Winter – Harvest/Curing Stage 

Depending on the strain and environmental conditions, the harvest time for outdoor-grown cannabis usually begins in late fall to early winter. It’s essential to monitor the trichomes on the cannabis flower to determine the optimal harvest time. Outdoor harvests are typically completed before the onset of frost or adverse weather conditions. Indoor harvests eliminate the threat of freezing temperatures; however, cultivators need to pay close attention to the development of the cannabis flower. Harvesting too early won’t allow the plant to fully mature resulting in a lower potency product. If harvested too late, the key components of cannabis, such as THC and CBD, will start to degrade.  

Once harvested, the plant goes through a final process of curing and drying. Improper storage of harvested cannabis plants or cannabis products can create conditions conducive to mold growth and mycotoxin production. Factors such as high humidity, inadequate airflow, and warm temperatures can contribute to the growth of mold and the production of mycotoxins. Implementing good agricultural and manufacturing practices, such as maintaining proper humidity levels, ensuring proper ventilation, and implementing quality control measures, can help minimize contamination during this point. Regular testing of cannabis product during this stage allows for cultivators to closely monitor the further development of their yield.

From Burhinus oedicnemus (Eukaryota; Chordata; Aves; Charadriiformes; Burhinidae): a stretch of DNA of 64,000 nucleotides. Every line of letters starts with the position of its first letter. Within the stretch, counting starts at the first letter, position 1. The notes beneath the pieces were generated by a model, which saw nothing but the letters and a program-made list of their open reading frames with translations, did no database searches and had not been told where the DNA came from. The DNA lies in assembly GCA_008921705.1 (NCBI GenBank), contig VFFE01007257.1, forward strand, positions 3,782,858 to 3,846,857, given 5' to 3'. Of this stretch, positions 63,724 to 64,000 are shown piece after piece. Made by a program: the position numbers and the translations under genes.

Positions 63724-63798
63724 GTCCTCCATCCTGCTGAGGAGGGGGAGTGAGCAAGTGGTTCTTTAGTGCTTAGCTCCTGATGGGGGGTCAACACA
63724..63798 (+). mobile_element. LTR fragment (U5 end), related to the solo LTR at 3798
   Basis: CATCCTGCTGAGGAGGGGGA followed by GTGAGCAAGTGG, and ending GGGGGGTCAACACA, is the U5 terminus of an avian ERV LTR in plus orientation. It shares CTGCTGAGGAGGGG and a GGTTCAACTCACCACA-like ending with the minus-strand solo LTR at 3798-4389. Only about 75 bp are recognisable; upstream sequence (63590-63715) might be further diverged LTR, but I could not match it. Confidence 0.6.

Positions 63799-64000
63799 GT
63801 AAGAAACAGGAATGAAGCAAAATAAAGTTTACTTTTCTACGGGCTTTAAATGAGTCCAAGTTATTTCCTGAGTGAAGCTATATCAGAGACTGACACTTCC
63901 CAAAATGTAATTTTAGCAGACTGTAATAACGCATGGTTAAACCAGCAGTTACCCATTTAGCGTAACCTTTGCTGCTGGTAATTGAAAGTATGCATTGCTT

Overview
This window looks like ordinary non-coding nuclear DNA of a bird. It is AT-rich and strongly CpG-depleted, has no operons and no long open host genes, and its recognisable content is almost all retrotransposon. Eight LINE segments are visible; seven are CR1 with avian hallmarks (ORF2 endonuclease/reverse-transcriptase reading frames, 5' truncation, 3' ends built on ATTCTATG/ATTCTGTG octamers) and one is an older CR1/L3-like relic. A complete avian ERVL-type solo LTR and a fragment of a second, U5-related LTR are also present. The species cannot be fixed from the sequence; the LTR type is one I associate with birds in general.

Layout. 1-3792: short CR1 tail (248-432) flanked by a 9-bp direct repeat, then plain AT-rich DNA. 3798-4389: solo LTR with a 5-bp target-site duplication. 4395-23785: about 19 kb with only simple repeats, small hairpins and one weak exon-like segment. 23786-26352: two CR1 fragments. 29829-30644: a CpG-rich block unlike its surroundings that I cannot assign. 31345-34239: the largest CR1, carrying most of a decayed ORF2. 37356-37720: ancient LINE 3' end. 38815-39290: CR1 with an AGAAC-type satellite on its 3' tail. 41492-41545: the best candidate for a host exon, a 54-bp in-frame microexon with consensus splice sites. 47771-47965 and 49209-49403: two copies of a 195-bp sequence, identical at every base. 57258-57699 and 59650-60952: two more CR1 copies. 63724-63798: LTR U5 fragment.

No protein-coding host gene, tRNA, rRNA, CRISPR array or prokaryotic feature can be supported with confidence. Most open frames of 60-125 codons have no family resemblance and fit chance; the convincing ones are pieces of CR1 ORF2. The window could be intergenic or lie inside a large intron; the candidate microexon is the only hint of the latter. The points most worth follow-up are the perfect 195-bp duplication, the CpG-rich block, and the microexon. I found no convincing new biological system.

Cannabis is a versatile plant that can thrive in various environments, but it requires specific conditions to maximize its growth and potency. Indoor and outdoor cultivation have distinct factors that contribute to the overall health and quality of the cannabis plants. In regions with colder climates or where growing outdoors is not feasible, indoor or greenhouse cultivation provides more control over the growing environment, allowing for year-round cultivation regardless of the external seasons.   

Testing cannabis during different parts of the grow cycle help to ensure the overall quality of the product. By assessing the plant and its components at various points, growers and producers can monitor the development of desired compounds, detect any issues or deviations, and make informed decisions on how to proceed. 

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Written by Veronica Martinez June 2023